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I·CONnect

Blog of the International Journal of Constitutional Law
Home Archive for category "Developments" (Page 78)
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What’s New in Comparative Public Law

–Patrick Yingling, Reed Smith LLP In this weekly feature, I-CONnect publishes a curated reading list of developments in comparative public law. “Developments” may include a selection of links to news, high court decisions, new or recent scholarly books and articles, and blog posts from around the comparative public law blogosphere. To submit relevant developments for

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Published on June 2, 2014
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What’s New in Comparative Public Law

–Margaret Lan Xiao, Visiting Scholar, East Asian Legal Studies Center, UW-Madison Law School EALSC In this weekly feature, I-CONnect publishes a curated reading list of developments in comparative public law. “Developments” may include a selection of links to news, high court decisions, new or recent scholarly books and articles, and blog posts from around the comparative public

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Published on May 27, 2014
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What’s New in Comparative Public Law

–Angelique Devaux, French Licensed Attorney (Notaire) In this weekly feature, I-CONnect publishes a curated reading list of developments in comparative public law. “Developments” may include a selection of links to news, high court decisions, new or recent scholarly books and articles, and blog posts from around the comparative public law blogosphere. To submit relevant developments

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Published on May 19, 2014
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Naz Foundation III

—Rosalind Dixon, Professor of Law, UNSW Australia Faculty of Law; Rishad Chowdhury, Partner, Verus Advocates, Delhi. The Indian Supreme Court is soon likely to hear Curative Petitions challenging its judgment in the Naz Foundation case [available at http://judis.nic.in/supremecourt/imgs1.aspx?filename=41070], which reversed the judgment of the Delhi High Court partially striking down Section 377 of the Indian

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Published on May 16, 2014
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Mind the Gap – The CJEU Google Spain Judgment Profoundly Challenges the Current Realities of Freedom of Expression and Information Online

—David Erdos, University of Cambridge [Cross-posted from UK Constitutional Law Blog] The European Union Data Protection Directive of 1995 has always had lofty, and in many ways implausible, ambitions. As regards the private sector, it seeks to outlaw the input, storage or other processing on computer of any information relating to a living individual “data subject” (irrespective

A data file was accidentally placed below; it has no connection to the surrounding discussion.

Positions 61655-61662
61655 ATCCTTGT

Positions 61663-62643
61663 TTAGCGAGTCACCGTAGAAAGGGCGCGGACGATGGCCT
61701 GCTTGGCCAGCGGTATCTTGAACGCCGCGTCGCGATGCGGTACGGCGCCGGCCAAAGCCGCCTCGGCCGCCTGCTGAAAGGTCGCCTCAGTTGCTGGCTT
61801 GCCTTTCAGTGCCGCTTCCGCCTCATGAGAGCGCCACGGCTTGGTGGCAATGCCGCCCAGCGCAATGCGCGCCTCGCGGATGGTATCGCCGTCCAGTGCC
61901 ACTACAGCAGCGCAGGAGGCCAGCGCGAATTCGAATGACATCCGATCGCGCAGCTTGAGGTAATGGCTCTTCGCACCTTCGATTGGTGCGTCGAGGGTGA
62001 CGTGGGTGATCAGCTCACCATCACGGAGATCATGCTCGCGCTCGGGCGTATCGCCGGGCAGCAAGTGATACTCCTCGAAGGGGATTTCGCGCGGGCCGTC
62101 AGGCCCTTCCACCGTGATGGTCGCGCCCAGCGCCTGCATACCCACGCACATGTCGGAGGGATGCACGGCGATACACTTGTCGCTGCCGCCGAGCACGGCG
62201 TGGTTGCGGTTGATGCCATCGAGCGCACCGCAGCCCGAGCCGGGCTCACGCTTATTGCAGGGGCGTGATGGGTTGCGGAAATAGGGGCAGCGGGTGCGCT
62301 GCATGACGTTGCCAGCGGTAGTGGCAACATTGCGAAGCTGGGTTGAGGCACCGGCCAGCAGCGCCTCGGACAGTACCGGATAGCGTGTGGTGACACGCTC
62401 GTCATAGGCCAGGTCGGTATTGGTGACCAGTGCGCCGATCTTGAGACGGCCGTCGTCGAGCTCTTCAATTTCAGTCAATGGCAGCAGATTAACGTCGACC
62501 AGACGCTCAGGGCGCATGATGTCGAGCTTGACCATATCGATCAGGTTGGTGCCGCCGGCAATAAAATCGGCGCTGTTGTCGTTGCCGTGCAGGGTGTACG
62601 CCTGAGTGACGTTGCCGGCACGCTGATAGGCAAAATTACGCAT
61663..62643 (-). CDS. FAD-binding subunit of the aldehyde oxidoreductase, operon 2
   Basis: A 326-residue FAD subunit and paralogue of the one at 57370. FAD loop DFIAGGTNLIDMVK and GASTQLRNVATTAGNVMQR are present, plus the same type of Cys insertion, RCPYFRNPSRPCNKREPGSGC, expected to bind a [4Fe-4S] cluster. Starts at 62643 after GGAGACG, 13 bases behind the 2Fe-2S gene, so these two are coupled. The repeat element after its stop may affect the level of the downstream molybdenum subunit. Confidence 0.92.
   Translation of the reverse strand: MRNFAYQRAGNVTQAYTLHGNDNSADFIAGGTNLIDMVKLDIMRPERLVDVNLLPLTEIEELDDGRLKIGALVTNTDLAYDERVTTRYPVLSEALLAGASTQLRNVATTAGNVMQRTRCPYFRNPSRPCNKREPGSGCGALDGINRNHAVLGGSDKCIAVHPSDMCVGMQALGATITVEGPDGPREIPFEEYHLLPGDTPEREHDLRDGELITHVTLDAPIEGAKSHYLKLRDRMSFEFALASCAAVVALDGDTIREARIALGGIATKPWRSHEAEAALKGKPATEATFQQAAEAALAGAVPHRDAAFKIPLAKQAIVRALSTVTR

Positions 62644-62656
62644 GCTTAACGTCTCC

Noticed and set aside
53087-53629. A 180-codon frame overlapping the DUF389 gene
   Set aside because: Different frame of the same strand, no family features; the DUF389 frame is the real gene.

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Published on May 15, 2014
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What’s New in Comparative Public Law

–Mohamed Abdelaal, Alexandria University (Egypt) In this weekly feature, I-CONnect publishes a curated reading list of developments in comparative public law. “Developments” may include a selection of links to news, high court decisions, new or recent scholarly books and articles, and blog posts from around the comparative public law blogosphere. To submit relevant developments for

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Published on May 12, 2014
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Inaugural Conference of the International Society of Public Law (ICON·S) — June 26-28, 2014

—Richard Albert, Boston College Law School The official launch of the International Society of Public Law will coincide with the Society’s Inaugural Conference on “Rethinking the Boundaries of Public Law and Public Space,” to be held in Florence, Italy, on June 26–28, 2014. The opening session will be held at Palazzo Vecchio, the historic town hall

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Published on May 7, 2014
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What’s New in Comparative Public Law

–Rohan Alva, Jindal Global Law School In this weekly feature, I-CONnect publishes a curated reading list of developments in comparative public law. “Developments” may include a selection of links to news, high court decisions, new or recent scholarly books and articles, and blog posts from around the comparative public law blogosphere. To submit relevant developments

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Published on May 5, 2014
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Constitutional Reform in Trinidad and Tobago

—Richard Albert, Boston College Law School Trinidad & Tobago has been engaged in a long and often interrupted process of constitutional renewal since adopting its Constitution in 1976. Calls for constitutional renewal appear to have grown loudest starting about ten years ago when a new Constitution was proposed in the House of Representatives in 2006. Another effort

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Published on May 2, 2014
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Supreme Court of Canada Issues Advisory Opinion in Senate Reference

–David Dias, Senior Editor at Lexpert [Cross-posted from Canadian Lawyer Magazine under title “SCC pours cold water on Harper’s Senate plans”] The Supreme Court of Canada today effectively put an end to the Conservative government’s goal of reforming the Senate, pouring cold water over any idea that Ottawa can unilaterally impose term limits or consultative elections

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Published on April 30, 2014
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